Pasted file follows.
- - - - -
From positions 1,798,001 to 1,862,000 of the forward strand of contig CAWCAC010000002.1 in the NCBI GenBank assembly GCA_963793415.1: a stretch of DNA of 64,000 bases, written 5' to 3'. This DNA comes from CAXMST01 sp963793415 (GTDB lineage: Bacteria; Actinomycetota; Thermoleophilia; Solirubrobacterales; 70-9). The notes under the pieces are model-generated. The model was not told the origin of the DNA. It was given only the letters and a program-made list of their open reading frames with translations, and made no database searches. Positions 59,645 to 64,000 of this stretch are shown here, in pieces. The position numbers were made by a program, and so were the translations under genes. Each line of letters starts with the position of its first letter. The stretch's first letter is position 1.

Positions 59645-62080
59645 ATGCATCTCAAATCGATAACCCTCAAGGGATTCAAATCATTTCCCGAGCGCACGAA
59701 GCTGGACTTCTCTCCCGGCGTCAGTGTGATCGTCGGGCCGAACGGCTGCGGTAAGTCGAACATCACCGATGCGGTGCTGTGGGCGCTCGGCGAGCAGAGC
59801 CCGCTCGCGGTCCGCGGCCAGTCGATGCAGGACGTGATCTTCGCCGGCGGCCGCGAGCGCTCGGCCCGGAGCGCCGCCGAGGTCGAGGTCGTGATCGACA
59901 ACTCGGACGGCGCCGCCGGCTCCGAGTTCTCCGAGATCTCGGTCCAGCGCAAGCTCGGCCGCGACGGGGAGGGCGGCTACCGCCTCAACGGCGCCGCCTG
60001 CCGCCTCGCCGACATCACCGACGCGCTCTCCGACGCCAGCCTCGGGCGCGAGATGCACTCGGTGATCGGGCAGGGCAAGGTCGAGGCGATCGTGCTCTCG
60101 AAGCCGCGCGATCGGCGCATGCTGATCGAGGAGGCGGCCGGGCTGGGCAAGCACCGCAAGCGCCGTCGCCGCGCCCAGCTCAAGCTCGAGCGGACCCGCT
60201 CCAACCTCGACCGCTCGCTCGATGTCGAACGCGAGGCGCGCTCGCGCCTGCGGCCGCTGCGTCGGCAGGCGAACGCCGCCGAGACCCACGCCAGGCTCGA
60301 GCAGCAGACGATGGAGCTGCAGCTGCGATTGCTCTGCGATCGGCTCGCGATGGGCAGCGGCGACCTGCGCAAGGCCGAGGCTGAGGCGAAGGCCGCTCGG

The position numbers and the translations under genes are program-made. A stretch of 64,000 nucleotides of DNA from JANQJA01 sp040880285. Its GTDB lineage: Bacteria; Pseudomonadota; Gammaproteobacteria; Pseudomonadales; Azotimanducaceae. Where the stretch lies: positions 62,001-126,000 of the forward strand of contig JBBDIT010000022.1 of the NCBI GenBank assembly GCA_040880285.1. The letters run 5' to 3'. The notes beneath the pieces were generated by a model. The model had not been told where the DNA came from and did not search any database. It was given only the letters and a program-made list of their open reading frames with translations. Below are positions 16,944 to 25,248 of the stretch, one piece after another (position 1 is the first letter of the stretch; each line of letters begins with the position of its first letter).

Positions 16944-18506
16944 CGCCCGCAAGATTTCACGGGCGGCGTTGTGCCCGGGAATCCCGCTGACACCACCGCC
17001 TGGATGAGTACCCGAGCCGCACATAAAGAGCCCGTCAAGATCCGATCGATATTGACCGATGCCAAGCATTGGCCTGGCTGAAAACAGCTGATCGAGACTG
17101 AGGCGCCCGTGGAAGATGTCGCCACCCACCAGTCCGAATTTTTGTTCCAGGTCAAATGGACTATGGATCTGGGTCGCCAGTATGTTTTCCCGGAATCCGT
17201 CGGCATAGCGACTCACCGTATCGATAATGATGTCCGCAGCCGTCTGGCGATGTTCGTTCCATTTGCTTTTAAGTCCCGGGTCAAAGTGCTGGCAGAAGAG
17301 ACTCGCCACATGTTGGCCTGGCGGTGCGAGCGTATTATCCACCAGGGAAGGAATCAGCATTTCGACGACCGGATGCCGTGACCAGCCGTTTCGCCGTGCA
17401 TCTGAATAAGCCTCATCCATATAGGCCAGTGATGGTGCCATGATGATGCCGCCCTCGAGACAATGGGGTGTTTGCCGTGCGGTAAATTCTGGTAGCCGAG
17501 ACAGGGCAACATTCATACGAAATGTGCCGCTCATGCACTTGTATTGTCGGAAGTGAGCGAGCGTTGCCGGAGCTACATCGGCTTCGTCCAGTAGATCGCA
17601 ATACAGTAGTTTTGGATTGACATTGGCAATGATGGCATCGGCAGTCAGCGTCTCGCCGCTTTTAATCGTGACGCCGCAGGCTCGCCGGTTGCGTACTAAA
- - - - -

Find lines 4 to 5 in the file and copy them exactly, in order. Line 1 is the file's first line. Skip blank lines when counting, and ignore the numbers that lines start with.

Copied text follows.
59701 GCTGGACTTCTCTCCCGGCGTCAGTGTGATCGTCGGGCCGAACGGCTGCGGTAAGTCGAACATCACCGATGCGGTGCTGTGGGCGCTCGGCGAGCAGAGC
59801 CCGCTCGCGGTCCGCGGCCAGTCGATGCAGGACGTGATCTTCGCCGGCGGCCGCGAGCGCTCGGCCCGGAGCGCCGCCGAGGTCGAGGTCGTGATCGACA